I realize how arduous and unforgiving a life in academia is. I put it off for two years because I really, really wanted to make a living in the "real" world, and while I've been successful, I'm not very happy. I live for the incandescent moment while writing an analysis when all my mental labors fuse together to create a single, elegant point. My family cautions me daily with the hard realities of academia, and they're also adherents to the American utilitarian belief that work means product, not scholarship.

Personally, I just want the most enriched inner life I can ostensibly lead. Studying literature and all its attendant pursuits in the humanities is what makes me happiest. I could absolutely ignore that desire and tread water for the rest of my life until I dwindle into corporate senility, but I'd prefer to wrestle with debt and a dessicated job market than some larger ontological dissatisfaction.

Forktine, you haven't remotely dissuaded me from gunning for that PhD, but you've certainly eased my impatience in commencing the process RIGHT NOW. It seems provident to wait a year, truly prepare my essays and testing abilities, and land a slot in best department within my abilities, rather than to accept a slot in a sub-par department just so I can escape my current situation. Thanks again.
posted by zoomorphic at 10:16 AM on October 28, 2008

You should always try to get into the top program possible but having said that, having a less-than-stellar GRE Math score in the humanities won't prevent that from happening as long as you have everything else going for you. I agree with everyone here that has said that the academic job market is tough, it really is, but if that's what you really want to do, if you dream of doing this, then you should go for it. This attitude will see you well through the long, hard slog of grad school.
posted by ob at 10:51 AM on October 28, 2008

Best answer: LiveJournal's applyingtograd community would be a good place to cross-post this.
posted by k8t at 10:59 AM on October 28, 2008 [1 favorite]

I'd never done test prep before for either the SAT or the GRE. My parents always claimed that the tests measured innate ability, and since I was smart, I didn't need them. They were wrong.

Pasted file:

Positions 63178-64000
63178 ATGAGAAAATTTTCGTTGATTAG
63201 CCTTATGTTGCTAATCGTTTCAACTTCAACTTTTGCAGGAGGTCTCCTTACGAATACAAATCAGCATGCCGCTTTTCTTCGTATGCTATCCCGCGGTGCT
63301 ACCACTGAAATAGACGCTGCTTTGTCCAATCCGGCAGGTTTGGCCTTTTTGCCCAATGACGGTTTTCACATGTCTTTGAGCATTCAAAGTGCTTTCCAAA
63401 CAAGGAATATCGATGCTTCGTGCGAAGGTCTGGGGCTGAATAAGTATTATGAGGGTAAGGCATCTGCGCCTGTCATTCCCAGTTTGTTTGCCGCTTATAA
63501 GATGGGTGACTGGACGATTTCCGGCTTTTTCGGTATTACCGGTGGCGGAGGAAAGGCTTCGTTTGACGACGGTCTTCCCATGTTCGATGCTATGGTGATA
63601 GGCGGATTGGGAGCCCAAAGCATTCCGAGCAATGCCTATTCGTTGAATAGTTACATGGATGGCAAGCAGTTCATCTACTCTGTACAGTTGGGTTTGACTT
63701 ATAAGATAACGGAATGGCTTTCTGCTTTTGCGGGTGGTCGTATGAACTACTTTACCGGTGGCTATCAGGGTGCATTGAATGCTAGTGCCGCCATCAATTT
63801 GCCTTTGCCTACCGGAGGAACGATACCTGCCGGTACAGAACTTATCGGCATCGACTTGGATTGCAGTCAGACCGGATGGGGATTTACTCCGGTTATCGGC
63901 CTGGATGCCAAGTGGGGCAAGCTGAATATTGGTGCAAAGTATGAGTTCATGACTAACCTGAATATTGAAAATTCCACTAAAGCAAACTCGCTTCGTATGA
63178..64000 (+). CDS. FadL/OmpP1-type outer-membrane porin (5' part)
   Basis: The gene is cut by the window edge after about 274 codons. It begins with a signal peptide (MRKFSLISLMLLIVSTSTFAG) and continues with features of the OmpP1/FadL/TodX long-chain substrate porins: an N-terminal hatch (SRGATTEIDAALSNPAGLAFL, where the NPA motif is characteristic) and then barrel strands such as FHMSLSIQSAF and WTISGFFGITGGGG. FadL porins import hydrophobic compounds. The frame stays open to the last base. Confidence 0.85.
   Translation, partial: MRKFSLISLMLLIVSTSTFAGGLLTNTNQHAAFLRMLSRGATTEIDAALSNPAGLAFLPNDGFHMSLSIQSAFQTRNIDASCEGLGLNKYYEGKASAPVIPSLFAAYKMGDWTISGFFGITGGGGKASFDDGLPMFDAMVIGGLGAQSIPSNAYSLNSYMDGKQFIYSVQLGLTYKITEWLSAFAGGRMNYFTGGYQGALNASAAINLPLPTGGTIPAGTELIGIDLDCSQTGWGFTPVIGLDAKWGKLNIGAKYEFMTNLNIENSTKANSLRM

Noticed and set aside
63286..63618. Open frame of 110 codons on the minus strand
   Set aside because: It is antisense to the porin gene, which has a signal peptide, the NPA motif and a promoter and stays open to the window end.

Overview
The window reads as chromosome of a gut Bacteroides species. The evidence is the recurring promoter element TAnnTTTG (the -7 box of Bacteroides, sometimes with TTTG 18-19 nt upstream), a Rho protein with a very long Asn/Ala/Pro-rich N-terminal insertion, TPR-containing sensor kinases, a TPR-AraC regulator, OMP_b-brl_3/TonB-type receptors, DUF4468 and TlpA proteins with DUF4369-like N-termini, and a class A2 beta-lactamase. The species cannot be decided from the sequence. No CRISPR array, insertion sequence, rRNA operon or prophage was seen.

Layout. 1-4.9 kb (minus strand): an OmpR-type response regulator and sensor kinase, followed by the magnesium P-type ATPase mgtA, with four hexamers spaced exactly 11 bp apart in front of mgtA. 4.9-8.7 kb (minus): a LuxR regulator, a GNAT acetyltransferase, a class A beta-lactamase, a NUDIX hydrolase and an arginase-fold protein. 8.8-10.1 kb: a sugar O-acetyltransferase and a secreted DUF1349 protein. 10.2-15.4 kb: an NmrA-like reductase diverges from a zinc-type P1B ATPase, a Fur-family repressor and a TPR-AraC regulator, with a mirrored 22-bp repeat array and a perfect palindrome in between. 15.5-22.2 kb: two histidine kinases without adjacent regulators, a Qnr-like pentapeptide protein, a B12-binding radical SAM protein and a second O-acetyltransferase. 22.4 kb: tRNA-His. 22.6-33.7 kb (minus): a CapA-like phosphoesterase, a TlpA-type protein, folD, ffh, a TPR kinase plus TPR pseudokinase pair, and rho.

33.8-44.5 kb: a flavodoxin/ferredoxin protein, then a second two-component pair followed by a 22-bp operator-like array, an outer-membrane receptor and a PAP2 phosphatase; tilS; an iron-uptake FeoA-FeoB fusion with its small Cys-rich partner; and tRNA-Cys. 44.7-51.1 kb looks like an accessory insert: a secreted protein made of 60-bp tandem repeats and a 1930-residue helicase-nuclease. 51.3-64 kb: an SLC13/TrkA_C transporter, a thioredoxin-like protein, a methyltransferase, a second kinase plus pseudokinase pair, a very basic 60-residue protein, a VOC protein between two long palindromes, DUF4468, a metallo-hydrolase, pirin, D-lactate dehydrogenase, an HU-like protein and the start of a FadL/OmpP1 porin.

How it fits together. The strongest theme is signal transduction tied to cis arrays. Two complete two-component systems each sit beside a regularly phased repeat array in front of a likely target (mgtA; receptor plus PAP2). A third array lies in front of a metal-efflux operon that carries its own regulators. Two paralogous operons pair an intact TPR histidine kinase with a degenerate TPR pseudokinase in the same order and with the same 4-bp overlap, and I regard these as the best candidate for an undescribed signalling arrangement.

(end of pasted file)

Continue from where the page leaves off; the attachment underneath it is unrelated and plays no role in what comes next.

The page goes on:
As a mathophobe, I ignored any prep for the math and bombed the hell out of the quantitative section. I just shut down about halfway through. Even though I did very well on my verbal and analytical, and decent on my subject tests, I had a difficult time getting into a grad program that I wanted. Individual departments may not care about your math scores, but you need to get admitted to the university first, and too low a score (mine was really bad), can knock you out of the running. I got into a decent grad program, but the English chair told me, on more than one occasion, that I was lucky they looked at writing samples over test scores.

When I wanted to go back and get another graduate degree, I retook the GREs after a month of doing several self-tests with a Princeton Review book (on the advice of my National Merit Scholar husband). After I calmed down and devoted some time to relearning math, I realized that the math is pretty basic, even by my standards. The Review also taught me how to anticipate and answer the types of questions the test asks. I also learned ways to narrow down the possible answers to each question quickly, so I could actually finish the damn thing. When I retook the test, I raised my score by 200 points, which allowed me to pass for competent in the subject.